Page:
After examining some popular definitions of antisemitism, the report recommends “that the IHRA definition, with our additional caveats, should be formally adopted by the UK Government, law enforcement agencies and all political parties, to assist them in determining whether or not an incident or discourse can be regarded as antisemitic.” The IHRA definition is one which is widely accepted by many Jewish groups and includes contemporary examples such as “accusing Jewish citizens of being more loyal to Israel, or to the alleged priorities of Jews worldwide, than to the interests of their own nations; denying the Jewish people their right to self-determination, e.g., by claiming that the existence of a State of Israel is a racist endeavor; applying double standards by requiring of it a behavior not expected or demanded of any other democratic nation; using the symbols and images associated with classic antisemitism (e.g., claims of Jews killing Jesus or blood libel) to characterize Israel or Israelis; drawing comparisons of contemporary Israeli policy to that of the Nazis; holding Jews collectively responsible for actions of the state of Israel.”
The two caveats added by the Home Affairs Committee are that “it is not antisemitic to criticize the Government of Israel, without additional evidence to suggest antisemitic intent” and “it is not antisemitic to hold the Israeli Government to the same standards as other liberal democracies, or to take a particular interest in the Israeli Government’s policies or actions, without additional evidence to suggest antisemitic intent.”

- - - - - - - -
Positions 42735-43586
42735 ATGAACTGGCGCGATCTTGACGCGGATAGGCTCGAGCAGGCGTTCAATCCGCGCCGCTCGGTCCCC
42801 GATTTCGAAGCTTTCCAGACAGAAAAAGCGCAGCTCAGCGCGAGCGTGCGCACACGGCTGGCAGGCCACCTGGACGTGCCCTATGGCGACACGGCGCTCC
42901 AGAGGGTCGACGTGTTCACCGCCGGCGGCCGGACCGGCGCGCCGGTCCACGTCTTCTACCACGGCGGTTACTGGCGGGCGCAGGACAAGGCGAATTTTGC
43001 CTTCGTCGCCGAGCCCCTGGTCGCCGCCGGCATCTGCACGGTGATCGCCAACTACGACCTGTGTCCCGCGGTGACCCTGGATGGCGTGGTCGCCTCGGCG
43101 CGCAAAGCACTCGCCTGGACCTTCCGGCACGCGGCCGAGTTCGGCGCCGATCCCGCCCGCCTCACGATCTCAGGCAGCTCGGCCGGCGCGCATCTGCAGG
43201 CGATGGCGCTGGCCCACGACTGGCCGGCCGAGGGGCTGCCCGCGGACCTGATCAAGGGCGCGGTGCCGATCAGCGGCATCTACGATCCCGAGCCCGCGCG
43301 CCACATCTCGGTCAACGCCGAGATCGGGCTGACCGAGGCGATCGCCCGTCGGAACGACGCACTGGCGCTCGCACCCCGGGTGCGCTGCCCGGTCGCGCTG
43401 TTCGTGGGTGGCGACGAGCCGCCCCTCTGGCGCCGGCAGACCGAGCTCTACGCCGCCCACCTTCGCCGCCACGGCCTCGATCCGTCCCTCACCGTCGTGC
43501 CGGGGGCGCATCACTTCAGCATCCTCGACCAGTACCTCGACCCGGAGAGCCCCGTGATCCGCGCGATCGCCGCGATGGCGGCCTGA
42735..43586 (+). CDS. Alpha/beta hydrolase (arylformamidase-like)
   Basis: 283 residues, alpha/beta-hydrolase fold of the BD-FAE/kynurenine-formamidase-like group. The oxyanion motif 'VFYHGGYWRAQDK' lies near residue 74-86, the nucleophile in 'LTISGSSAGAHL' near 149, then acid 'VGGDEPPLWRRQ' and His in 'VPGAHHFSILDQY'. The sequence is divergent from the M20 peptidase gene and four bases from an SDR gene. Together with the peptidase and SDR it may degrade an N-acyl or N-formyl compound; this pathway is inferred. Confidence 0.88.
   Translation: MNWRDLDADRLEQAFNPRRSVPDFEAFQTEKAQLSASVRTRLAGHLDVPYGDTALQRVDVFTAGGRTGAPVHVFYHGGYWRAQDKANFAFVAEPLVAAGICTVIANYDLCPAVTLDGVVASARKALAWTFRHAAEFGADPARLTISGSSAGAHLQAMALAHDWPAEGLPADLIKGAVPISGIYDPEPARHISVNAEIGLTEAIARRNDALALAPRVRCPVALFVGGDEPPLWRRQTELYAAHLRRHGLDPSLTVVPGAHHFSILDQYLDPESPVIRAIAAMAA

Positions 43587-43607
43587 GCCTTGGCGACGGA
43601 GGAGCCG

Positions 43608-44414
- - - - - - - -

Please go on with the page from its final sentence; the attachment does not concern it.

Naz Shah MP
The chair of the Committee declared that the report has been “agreed unanimously and without division by the Committee’s Members, across the parties.” Notably, the committee has within it MPs from the Labour party, including Naz Shah. In April, Shah apologized for online posts which suggested a “solution for Israel-Palestine conflict” in which Israel should be moved to the United States. In another post she also appeared to liken Israeli policies to those of Hitler. She urged her followers to vote in an online poll regarding Israel, as “the Jews [were] rallying.”
Once exposed, and following her suspension, Shah admitted, “what I put out was anti-Semitic” and she voluntarily stood aside from the Home Affairs Committee hearings which lead to the publication of today’s report. She did not, however, resign form the committee. Unanimous approval of the Antisemitism report, complete with its harsh criticism of Labour, therefore implies the approval of Naz Shah herself. Despite her public apology for her antisemitic comments, her continued presence on the committee was controversial.